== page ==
October 12, 2007
The day after that we met the land owner at his office first thing in he morning. His primary concern was that our testing would not interfere with the Department of Transportation microwave relay station which was at the top. He talked with us about the project, made a copy of my driver's license, had an extra copy of the gate key made, and gave us a letter stating that we had permission to be there (in case we were stopped by the people who patrol the area).
Then we drove back toward node 13, through the locked gate, through several other unlocked gates, and up a steep climb. The fog became so dense at one point that we had to drive near walking speed, but at the top we actually came out above the fog and were greeted by a beautiful view for hundreds of kilometers. We surveyed the area as described earlier; everything seemed ideal.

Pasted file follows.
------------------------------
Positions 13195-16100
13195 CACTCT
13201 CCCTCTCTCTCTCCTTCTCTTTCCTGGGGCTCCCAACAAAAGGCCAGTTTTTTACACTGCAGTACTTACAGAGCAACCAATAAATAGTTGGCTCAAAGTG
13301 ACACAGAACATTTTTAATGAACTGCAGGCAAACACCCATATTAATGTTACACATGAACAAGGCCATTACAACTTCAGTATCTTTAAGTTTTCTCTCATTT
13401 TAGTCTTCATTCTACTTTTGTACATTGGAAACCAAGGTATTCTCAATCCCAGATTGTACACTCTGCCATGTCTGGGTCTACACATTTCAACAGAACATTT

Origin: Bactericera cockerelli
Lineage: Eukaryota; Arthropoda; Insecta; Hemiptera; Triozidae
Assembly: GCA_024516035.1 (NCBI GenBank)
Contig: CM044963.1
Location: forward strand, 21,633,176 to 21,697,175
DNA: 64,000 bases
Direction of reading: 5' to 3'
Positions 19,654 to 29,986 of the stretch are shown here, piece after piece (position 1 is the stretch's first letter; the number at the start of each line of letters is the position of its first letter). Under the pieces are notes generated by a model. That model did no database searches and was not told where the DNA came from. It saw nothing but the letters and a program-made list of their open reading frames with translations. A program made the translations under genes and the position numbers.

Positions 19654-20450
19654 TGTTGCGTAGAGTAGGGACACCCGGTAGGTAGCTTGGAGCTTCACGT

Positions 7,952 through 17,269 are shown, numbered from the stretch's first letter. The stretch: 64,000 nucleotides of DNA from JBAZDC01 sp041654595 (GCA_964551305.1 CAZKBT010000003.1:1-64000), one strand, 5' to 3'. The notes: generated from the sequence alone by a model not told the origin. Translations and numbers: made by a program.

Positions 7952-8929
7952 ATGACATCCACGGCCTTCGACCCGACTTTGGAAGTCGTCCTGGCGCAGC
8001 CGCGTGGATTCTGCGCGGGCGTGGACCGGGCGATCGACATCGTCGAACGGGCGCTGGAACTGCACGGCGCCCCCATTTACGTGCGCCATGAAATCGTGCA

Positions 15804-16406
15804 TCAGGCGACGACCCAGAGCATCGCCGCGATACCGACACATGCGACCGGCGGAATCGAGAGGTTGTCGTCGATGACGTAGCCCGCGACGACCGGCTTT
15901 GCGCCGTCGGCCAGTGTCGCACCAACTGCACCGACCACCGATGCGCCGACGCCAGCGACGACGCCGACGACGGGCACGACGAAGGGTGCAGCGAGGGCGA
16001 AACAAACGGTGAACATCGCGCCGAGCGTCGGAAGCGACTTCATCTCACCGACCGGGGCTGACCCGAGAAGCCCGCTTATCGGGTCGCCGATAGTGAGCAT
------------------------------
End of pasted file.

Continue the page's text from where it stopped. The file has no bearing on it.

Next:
When aligning high-gain parabolic antennas over a long distance, it is critical to have good communications between the two endpoints. None of the towers at the node 13 site were cell phone towers, so I was also very glad to discover that there was, in fact, cell phone coverage at the top, even though there wasn't at the base.
There were a couple of possibilities for mounting the antennas. We could attach them to a tree on the north slope, an old unused telephone pole at the top, or a free-standing system of our own. We decided for the free-standing system because we didn't know how the land owner would feel about the other two. In addition, the antennas required a specific size pole on which to be mounted, and devising a way to attach the pole to either the telephone pole or tree seemed difficult.
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